We were promptly “mugged” by two teenagers who zoomed by on a moped, grabbing my purse right off my shoulder. (Although very irate at the time, my husband has since downgraded “mugged” to “purse snatched.” He felt “mugged” was too extreme a description.) Whether mugged or purse snatched, if we’d respected the siesta and just relaxed in our hotel, I doubt we’d have been targeted by the moped kids.
Moral of the story: In Spain, people take a siesta. They eat dinner at 9 pm. This is how it is. Although anxious at first, my daughter adjusted quickly to the Spanish schedule. She learned how the streets of Spain come alive after the sun goes down. Children toddle after their parents, people lounge in restaurants and bars. She embraced the differences. It’s smart for anyone to do so. You might be less likely to get mugged (or purse snatched). You’ll definitely be more likely to enjoy yourself.
Lesson #4 – Art filled with cherubs is not for me.
The first day in Madrid with my family was chilly. The wind raked against our hotel so loudly it sounded like invisible ocean waves crashed against the windows of our room. Although we wanted to walk around the city, the weather made it unpleasant. We decided the best option on a cold, windy day was a museum.
With accolades like the best collections of European art in the world, we decided to go to the Prado Museum. Generally, I like art. Having lived either in New York or just outside Washington, DC, I have probably been to more museums, art or otherwise, than the average American. And I typically find something to enjoy at a museum.
After about the fiftieth portrait of pale-faced, ruby cheeked member of a royal family or battle murals, I realized, I was not enjoying the Prado. What was wrong with me? I’m cultured, right? I thought to myself.
Apparently, I’m not cultured enough to like giant paintings with dramatic religious motifs or old, creepy men eating babies. (No joke, this was a painting.) My husband, in his typical manner, makes a joke of everything, which helped. It wasn’t until the Roman sculpture section that we stopped joking. Note: the marble busts of old Roman emperors are more interesting than Goya painting some King to look like a 50-year-old baby. (Sorry Goya. I’m sure you’re great and I just don’t get it.)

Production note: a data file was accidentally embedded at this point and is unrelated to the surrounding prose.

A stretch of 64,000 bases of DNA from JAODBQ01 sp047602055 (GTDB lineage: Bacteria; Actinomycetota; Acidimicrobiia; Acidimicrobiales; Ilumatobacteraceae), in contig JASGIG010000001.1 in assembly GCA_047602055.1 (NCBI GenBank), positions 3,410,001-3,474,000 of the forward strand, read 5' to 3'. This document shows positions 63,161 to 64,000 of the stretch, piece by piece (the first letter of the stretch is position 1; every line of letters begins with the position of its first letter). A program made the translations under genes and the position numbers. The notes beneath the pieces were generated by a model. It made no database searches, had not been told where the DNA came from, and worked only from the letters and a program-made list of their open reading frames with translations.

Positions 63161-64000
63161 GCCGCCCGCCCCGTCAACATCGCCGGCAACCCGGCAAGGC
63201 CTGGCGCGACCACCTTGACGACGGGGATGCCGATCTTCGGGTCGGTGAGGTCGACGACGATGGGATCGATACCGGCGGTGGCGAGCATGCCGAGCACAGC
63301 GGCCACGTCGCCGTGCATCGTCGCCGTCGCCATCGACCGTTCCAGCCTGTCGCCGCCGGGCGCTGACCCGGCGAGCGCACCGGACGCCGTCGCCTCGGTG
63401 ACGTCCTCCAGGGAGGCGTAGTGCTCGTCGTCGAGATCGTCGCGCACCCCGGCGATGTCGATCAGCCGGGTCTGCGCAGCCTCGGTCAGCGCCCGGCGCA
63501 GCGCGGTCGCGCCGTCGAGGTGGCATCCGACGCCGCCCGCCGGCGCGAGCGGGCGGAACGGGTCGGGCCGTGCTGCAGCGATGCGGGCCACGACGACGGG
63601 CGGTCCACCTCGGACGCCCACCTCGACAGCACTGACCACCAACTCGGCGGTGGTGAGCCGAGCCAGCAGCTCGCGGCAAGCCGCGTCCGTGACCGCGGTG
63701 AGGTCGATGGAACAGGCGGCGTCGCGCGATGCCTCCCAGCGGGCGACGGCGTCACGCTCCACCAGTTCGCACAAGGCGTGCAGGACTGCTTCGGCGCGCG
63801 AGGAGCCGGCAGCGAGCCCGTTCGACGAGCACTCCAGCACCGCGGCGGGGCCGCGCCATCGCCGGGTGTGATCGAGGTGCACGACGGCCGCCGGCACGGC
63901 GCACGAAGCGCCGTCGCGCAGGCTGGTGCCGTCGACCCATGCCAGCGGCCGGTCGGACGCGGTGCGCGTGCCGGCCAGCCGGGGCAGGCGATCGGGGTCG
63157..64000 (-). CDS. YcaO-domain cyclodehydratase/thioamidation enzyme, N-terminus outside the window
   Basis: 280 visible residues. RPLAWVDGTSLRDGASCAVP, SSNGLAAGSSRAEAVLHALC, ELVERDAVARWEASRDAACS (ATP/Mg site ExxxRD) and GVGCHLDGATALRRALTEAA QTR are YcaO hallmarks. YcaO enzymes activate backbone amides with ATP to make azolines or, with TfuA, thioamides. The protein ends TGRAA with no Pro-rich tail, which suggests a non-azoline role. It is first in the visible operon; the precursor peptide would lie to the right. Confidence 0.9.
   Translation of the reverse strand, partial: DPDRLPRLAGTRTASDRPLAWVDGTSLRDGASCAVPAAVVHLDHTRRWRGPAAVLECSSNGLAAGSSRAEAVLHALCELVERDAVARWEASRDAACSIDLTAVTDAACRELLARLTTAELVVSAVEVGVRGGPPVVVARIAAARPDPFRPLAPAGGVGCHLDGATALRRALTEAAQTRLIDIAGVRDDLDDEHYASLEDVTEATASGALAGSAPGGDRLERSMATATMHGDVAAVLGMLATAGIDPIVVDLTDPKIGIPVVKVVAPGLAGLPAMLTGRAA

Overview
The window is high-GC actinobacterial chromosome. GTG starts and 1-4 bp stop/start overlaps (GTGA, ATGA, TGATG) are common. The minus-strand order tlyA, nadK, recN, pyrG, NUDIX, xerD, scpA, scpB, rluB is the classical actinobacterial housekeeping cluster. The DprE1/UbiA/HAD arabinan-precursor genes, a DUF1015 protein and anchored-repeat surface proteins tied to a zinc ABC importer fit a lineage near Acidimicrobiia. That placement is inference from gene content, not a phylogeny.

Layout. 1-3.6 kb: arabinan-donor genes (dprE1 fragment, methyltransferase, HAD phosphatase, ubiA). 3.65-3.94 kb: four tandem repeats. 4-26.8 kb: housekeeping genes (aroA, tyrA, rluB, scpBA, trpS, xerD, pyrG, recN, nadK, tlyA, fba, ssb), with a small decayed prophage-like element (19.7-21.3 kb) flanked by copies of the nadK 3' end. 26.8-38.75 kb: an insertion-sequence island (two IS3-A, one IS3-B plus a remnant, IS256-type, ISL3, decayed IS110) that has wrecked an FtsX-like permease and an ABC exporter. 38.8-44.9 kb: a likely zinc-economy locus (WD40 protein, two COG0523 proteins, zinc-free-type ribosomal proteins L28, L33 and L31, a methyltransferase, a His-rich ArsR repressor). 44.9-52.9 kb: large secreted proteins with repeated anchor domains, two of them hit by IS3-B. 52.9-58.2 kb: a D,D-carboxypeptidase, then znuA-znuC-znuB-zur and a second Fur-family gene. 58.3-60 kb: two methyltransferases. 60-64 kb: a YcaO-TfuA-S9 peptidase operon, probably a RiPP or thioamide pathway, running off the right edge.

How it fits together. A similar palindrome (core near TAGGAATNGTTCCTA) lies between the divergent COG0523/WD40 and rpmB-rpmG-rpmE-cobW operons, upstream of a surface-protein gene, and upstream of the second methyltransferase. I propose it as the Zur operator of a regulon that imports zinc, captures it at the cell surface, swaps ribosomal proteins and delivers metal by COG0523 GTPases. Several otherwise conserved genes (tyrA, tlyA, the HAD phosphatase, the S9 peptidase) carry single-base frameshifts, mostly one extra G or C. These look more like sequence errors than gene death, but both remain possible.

Moral of the story: Don’t let the weather push you around! (Take that, climate change!)
Lesson #5 – Don’t be afraid of basements.
A woman blew smoke out of the side of her mouth and motioned us inside. It was a bar, packed with people sipping drinks. The chatter of many languages thickened the air as much as the heat wafting off the people. It wasn’t what I expected from the Yelp review. I turned to my daughter, only 12, and frowned. A bar wasn’t exactly a place where we could get her a decent dinner.
I was diagnosed with celiac disease before people had ever heard of the word gluten. The explosion of the gluten-free craze has been both a blessing and a curse. More restaurants know of it now. But places take it less seriously as it’s often viewed just as a diet fad. Therefore, finding a place that has both good food and takes gluten-free seriously is challenging, even in the US. When La Concha popped up on my help search with its dozens of celiac-friendly reviews, we’d hopped in a taxi and headed to the city center.
I spotted a set of stairs at the end of the narrow bar. It led down to a small basement area with square tables and tiny wood stools that looked like they were made for children. A woman motioned for us to sit down. In my rusty Spanish, I asked her about gluten-free options. She tucked a menu into my hands, noting the gluten-free options and smiled. It only got better from there.
In the basement, with its white-washed walls, covered in tiny footprints and sketches reminiscent of pencil drawings (which I liked better than anything at the Prado), we drank house-made Vermouth, ate tapas of sardines and shrimp and cheese, each one better than the last. Each one meticulously separated into gluten and non-gluten. Even my daughter enjoyed it. And she is notoriously difficult to please.
It was gluten-free, stress-free and fun in that basement restaurant.
Moral of the story: Don’t fear weird basement restaurants, they may just be the gems hiding in the rock.
Next up: Segovia and Granada…